Alpha the hawk undergoes surgery
Published 12:00 am Tuesday, March 15, 2022
It has been a busy week. Spring is usually that way. People and pets are starting to venture out of their houses and sometimes that means pets get sick or hurt.
Less people are sick with COVID-19, so they are catching up with vaccines that were missed. That is how it ended up that I was doing surgery on Friday night.
Alpha is a young Harris hawk and she took a serious squirrel bite to her right foot back in November. The toe got infected and was a persistent problem. Alpha continued to hunt, but it was obvious the problem was going to require surgery.
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Falconry season ends at the end of February in Kentucky, so it was a good time to get Alpha’s foot fixed. Her falconer is a friend of mine and I didn’t want to do it during office hours and take away from any potential staff bonus.
I’m not sure if Mike volunteered to help or if I voluntold him.
Regardless, he was up to help handle and monitor anesthesia. Even with help, I am totally and completely responsible. Therefore, I can monitor anesthesia by listening to the monitors, but an extra set of hands to record and help is best. Surgery after hours is much like surgery during the day.
Hawks are a little more dangerous than most pets. Theoretically, if you hood a falconry bird, they will be quiet and calm. The helmet-like leather hood goes over the head and covers the eyes.
A good hood will fit tightly on the beak so the bird can breathe, but not allow light in. A bird that can’t see is quiet and calm.
This is all good in theory, but Alpha doesn’t like to be hooded. At least, she doesn’t like for Mike or I to hood her. This usually means that she baits or flies off the glove.
When we give up, I catch her behind the head and Mike puts the hood on. Her master didn’t send her hood, so we use one of the clinic ones which isn’t a perfect fit. She still sees light and isn’t as calm as I would like. (Meaning she tries to foot my hand with her talons.)
After the hood is on, we put her into a casting jacket.
This is a piece of modern canvas with Velcro straps. This keeps her wings protected and the feet and talons away from us.
Unfortunately, I have to work on one of the feet. With the talons. Big talons.
In days of old, I’m sure this would have been all that was done to start working on the bird. However, I am grateful that anesthesia and pain medication are standard now for this type of thing. Alpha is masked down with isofluroane. The trouble with masking a bird down with a hood on, is that it is difficult to tell when they are asleep and when they are faking. Let’s just say the casting jacket came in handy.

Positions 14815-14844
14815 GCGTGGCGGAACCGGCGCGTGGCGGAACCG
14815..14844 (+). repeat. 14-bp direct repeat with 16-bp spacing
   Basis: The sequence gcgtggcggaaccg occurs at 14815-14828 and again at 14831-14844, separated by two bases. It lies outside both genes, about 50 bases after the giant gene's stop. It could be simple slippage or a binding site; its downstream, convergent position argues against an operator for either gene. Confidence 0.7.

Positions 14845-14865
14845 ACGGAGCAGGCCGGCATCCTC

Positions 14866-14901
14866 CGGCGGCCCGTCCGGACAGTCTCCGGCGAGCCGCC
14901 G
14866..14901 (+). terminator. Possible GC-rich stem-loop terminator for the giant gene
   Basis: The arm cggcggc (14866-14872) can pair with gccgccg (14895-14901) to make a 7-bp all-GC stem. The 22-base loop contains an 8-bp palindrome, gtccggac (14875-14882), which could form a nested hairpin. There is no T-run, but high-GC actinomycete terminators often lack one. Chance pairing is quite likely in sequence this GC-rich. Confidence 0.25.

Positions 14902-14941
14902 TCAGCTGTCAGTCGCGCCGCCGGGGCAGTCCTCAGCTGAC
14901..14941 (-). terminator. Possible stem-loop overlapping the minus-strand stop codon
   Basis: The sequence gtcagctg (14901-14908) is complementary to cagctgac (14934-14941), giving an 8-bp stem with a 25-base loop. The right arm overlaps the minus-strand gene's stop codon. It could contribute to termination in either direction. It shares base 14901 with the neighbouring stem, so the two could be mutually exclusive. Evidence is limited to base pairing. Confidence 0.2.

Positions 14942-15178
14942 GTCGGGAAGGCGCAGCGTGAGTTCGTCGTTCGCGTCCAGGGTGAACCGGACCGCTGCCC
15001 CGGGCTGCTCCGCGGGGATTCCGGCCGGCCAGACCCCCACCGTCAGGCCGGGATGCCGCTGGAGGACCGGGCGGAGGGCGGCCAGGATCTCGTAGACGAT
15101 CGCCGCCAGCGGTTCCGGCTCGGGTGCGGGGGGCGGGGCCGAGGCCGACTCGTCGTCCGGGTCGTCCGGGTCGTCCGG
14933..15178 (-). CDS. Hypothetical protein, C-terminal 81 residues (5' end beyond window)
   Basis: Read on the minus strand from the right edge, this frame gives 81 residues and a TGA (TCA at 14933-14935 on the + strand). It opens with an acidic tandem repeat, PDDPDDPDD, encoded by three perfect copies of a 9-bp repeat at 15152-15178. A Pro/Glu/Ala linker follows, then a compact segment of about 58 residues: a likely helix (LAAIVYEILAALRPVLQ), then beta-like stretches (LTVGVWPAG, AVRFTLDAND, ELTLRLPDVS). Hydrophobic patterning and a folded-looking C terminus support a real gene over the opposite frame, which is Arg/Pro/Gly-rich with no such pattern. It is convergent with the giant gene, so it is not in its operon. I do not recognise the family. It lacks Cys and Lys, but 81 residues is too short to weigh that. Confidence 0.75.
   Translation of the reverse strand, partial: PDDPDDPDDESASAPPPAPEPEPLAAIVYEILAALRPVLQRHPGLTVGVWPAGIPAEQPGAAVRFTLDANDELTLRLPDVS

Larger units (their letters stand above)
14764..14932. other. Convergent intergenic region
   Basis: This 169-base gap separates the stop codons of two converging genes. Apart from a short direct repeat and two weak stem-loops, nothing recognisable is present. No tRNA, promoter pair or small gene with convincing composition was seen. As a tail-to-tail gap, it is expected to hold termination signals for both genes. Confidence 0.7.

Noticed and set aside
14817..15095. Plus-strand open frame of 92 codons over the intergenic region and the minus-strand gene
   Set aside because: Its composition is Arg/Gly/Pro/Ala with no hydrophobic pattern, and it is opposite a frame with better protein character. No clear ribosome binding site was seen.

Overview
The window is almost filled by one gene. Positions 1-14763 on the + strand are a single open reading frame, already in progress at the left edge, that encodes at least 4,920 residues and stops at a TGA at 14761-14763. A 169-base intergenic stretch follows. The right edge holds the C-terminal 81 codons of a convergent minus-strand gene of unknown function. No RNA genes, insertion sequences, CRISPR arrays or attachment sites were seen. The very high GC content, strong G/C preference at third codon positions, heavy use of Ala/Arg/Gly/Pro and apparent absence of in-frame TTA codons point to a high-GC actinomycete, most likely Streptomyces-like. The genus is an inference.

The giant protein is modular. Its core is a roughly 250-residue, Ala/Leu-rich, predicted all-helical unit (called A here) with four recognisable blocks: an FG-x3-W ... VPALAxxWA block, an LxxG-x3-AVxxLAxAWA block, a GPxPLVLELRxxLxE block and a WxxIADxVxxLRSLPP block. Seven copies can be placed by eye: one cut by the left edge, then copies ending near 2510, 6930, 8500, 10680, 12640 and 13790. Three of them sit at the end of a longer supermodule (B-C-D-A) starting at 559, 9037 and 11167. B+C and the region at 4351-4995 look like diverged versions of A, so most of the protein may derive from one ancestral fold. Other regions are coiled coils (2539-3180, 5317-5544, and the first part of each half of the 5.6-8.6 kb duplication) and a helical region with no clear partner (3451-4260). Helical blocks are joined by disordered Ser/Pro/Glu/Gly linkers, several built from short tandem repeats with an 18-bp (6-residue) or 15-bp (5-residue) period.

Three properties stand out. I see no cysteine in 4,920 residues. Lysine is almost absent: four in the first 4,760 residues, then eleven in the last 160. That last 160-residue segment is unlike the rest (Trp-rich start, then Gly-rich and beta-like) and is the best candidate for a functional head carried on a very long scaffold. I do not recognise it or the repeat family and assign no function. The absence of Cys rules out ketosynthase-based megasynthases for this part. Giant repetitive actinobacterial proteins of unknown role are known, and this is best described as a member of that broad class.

After Alpha was finally asleep, it was safe(r) to work on the feet. Radiographs were the first order of business. The dental x-ray was perfect for the small toes of a hawk.
The portable machine made it easy to take multiple views. Alpha’s tendon was inflamed and calcified. The chance of fixing it was slim to nil.
I called Alpha’s owner and discussed the prognosis. We made the decision to amputate. That was probably best for the bird and the owner.
Feet are not a good place to do surgery. Birds stand in a lot of things including their poop. Instead of the usual three rounds of scrub and alcohol, I did at least six.
A sterile bag held the bird with only the single toe poking out. I don’t know what these surgery bags are meant for in human medicine, but they are handy for surgeries like this.
I opened the surgery pack, scalpel and suture and donned surgery gloves and gear.
Hawk feet skin is made to withstand the bite of gnawing rodents who are fighting for their lives.
It is tough. Once I was through the skin, I moved up the bone to take out the infected portions.
There was still some infected tendon, so I took even more bone out.
Closure is routine if the skin cuts are done correctly. A little more on top covers and protects the toe, but not too much so that the thicker skin protects the foot. A bandage protects everything.
We turned off anesthesia and I warned Mike to put his falconry glove back on. He looked at me as if to say ‘she’s still asleep’, but wisely did as I recommended. A few seconds later, Alpha blinked twice and stood up.
Mike and I scrambled to get the casting jacket all the way off and then she was sitting on his gloved fist.
Medicating a hawk is easy — if you put it inside a small quail and feed the quail to the hawk.
If the quail is small enough, the hawk will eat it whole. Within two minutes of waking up, she had eaten the quail and thus taken her second dose of pain medication. The metabolism of birds is vastly different than mammals, so sometimes it means different medications and sometimes it is a vastly different dose. That and the husbandry and handling differences are some of the reasons that many vets chose not to see exotics.
Alpha has to be medicated twice a day and gets her bandage changed often. It is always a two-person job and usually Mike stops by when it is time. Falconer friends make great hawk assistants. There is a lot of care that goes into Alpha.
It is one of the reasons that I have had a busy week. Alpha is doing well and I like busy, so it is all good.
MJ Wixsom, DVM MS is a best-selling Amazon author who practices at Guardian Animal Medical Center in Flatwoods, Ky. GuardianAnimal.com 606-928-6566